Tuesday morning, ILM East kicked off before the sun rose, with coffee and klatching about broadcasters and online. After some introductory remarks, BIA/Kelsey VP Rick Ducey turned over the podium to his colleague, VP Mark Fratrik. Fratrik gave a recap of the latest BIA/Kelsey ad spend forecast by media, and then provided more focused forecast data on broadcast and online spending. A key take-away: BIA/Kelsey is forecasting CAGRs for digital media in the mid-teens, for next few years.
Ducey then pointed out that a handful of broadcasters are ahead of their peers, to such an extent that they actually drive the numbers for the whole category (online revenues generated by broadcasters). Two of these exemplar broadcasters then spoke:
• Randa Minkarah, SVP of business development at Fisher Communications, based in Seattle. Fisher has 20 TV station, and has launched 121 hyperlocal websites.
• Belinda Baldwin, Director of audience development, Belo Corp., based in Dallas. Belo has 20 TV stations and more than 30 web sites (and of course is affiliated with the publishing giant of the same name).
When it comes to online, Minkarah advised broadcasters to focus on what is unique to their broadcasting culture – to focus on what they already do well. For example, most stations already have excellent traction with their local news programming. This provides a solid platform for expanding programming (and advertising) online.
Baldwin opined that the next round of growth in broadcasters’ online revenues will come from greater operational efficiency: from pricing and selling more skillfully. She went on to acknowledge that online search products haven’t been particularly successful for broadcasters, and the reasons probably have to do with sales skills and abilities, etc. – that products and pricing weren’t being matched appropriately to advertiser needs. “Slow down on the product proliferation, and focus on the execution” she advised the audience.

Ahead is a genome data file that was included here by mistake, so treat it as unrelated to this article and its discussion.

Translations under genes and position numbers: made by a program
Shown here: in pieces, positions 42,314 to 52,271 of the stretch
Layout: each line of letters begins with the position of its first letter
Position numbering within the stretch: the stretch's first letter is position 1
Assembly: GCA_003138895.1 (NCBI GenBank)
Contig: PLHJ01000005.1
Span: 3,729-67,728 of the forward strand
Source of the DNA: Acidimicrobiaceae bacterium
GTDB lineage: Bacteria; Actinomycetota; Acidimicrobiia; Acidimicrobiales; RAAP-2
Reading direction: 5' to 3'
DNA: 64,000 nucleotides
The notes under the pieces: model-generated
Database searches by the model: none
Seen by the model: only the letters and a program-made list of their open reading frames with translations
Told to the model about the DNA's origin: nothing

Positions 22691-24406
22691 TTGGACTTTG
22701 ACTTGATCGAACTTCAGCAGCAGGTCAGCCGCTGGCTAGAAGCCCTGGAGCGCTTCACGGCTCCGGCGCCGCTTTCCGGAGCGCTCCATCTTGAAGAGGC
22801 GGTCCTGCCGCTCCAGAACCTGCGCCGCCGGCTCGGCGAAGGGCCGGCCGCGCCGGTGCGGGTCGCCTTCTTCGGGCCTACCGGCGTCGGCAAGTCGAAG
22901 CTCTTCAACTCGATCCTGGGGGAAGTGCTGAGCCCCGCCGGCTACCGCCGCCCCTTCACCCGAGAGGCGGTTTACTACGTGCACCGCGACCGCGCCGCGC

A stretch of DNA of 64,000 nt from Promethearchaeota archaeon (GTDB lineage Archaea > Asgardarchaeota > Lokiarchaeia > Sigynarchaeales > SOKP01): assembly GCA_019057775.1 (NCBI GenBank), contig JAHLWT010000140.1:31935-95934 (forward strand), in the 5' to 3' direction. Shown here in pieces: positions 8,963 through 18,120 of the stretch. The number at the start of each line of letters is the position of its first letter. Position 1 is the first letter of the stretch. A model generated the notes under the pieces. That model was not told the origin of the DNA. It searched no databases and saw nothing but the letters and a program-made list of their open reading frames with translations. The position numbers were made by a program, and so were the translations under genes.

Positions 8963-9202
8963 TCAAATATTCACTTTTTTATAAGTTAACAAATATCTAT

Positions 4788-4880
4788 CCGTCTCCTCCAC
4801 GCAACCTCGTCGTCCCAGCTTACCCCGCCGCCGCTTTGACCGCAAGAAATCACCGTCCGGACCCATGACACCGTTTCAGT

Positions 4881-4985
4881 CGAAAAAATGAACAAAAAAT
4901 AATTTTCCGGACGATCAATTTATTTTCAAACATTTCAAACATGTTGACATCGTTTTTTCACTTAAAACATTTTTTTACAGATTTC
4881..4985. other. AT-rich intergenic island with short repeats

The conversation then turned to “over the top video”. No, this is not about the latest Charlie Sheen rant on YouTube. Rather, it is “demand” video, in which consumers seek out video programming they want and pull it down from an Internet source. As opposed to say the customary “over the air” mode, of watching whatever programming the good networks send your way.
Baldwin said she believes “over the top video” is something that broadcasters can get in front of. It’s an opportunity to innovate, and also happens to be a particular vulnerability of the cable companies. She acknowledged that this modality is still in an early stage, but that the tipping point is probably in a 5-10 year horizon.
Finally, the speakers and audience members all commented on the importance of social media in the advertising mix, and that broadcasters may be behind the curve so far. The point was made that social media needs to be coordinated with other hyperlocal efforts.